Consider it a great joy, my brothers, whenever you experience various trials, knowing that the testing of your faith produces endurance. But endurance must do its complete work, so that you may be mature and complete, lacking nothing. James 1:2-4
At a ladies’ retreat where I was speaking recently, one sweet person had prayed for all the women who were attending by name, then specifically and personally chose a different Bible verse for each one of us and wrote it on the back of our name tags. I learned this just minutes before I was to get up and speak, so I looked at mine.
I’m not gonna lie, seeing James 1:2-4 threw me off a bit. I mean, I wasn’t going through any type of trial at the time, so my first thought was “Oh, GREAT. What terrible thing is about to happen in my life?” I didn’t even have my cell phone on me to check on my family and friends. Why couldn’t I have gotten a cooler verse, like that one about mounting up with wings like an eagle? Or the one about Peter’s sermon at Pentecost in Acts 2:41 – “So those who accepted his message were baptized, and that day about 3,000 people were added to them.” I bet that’s a really good verse to get you going when you’re about to speak from God’s Word to a group of people.
It’s sort of ironic, right? The message of James 1:2-4 is to be joyful about facing trials, but just the thought that someone felt led to give me a verse about trials had me a tiny bit worried.
Let’s face it; none of us look forward to trials. Challenges, maybe. But trials? No thanks. And so I think we might miss the key to these verses because we have trouble getting past the first 12 words.
I find hindsight helpful.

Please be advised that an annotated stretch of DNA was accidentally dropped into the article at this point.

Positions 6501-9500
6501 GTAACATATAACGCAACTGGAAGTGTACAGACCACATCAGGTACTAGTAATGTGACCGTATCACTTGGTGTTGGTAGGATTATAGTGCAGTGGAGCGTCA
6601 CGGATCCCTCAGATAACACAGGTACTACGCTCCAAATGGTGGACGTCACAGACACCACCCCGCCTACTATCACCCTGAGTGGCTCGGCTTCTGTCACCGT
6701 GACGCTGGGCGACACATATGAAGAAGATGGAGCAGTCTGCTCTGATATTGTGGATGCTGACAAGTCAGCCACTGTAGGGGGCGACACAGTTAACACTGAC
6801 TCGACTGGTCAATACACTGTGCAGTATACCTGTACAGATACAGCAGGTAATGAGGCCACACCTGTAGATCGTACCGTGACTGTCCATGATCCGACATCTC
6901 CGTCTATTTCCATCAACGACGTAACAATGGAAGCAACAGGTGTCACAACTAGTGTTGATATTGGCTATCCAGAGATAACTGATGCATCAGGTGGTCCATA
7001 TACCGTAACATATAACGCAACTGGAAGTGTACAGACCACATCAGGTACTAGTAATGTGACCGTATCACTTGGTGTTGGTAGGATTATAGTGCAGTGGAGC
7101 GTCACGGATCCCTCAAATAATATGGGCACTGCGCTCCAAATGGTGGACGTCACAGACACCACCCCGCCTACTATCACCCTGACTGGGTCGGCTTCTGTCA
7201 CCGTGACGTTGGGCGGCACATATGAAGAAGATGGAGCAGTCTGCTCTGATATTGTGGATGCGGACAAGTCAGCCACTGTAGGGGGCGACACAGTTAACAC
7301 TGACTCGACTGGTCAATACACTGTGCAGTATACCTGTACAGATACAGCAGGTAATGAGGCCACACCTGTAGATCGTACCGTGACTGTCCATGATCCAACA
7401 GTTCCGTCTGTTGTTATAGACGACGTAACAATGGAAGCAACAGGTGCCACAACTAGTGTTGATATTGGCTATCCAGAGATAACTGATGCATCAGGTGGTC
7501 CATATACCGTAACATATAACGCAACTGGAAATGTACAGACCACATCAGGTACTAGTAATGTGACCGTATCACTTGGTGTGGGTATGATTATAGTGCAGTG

Next month Clay and I will celebrate our 24th wedding anniversary. We have a great marriage, but we’ve gotten where we are through some pretty rotten stuff. If I had known at 21 the struggles we would have to face together, I’m not sure I would have said “I do.” But here’s the more important thing – looking back, knowing what I know now at almost 45 years of age, I’d do it again in a heartbeat. I think he’d say the exact same thing. Not because we’d enjoy going through the rotten stuff again, but because we know the result of it all. We are where we are because, by God’s grace and power, we endured the trials. Those tests helped make our marriage what it is now. I’m not gonna say our marriage is perfect, but it’s a whole lot closer than it was when we first got started.
Come to think of it, all the best marriages I know of got there through trials. Maybe that’s one reason the Bible uses marriage so often as an illustration for relationship with Christ.
So coming to terms with James 1:2-4 requires a shift in perspective.
God is far more interested in making us holy than He is in making us comfortable. He allows trials to test our faith because the trials grow us. The thing is, if we don’t adopt that same perspective, where the pursuit of holiness trumps the ease of trouble-free living, then we’ll never understand those first 12 words.
I didn’t need another verse that day. Turns out, the ones I got are pretty great. We’re going to have trials in life; there’s no avoiding them. But, in Christ, that’s not the end of the story. We can stay positive no matter what we face, because at the end of endurance, we find ourselves a lot closer to complete than we were when we first got started.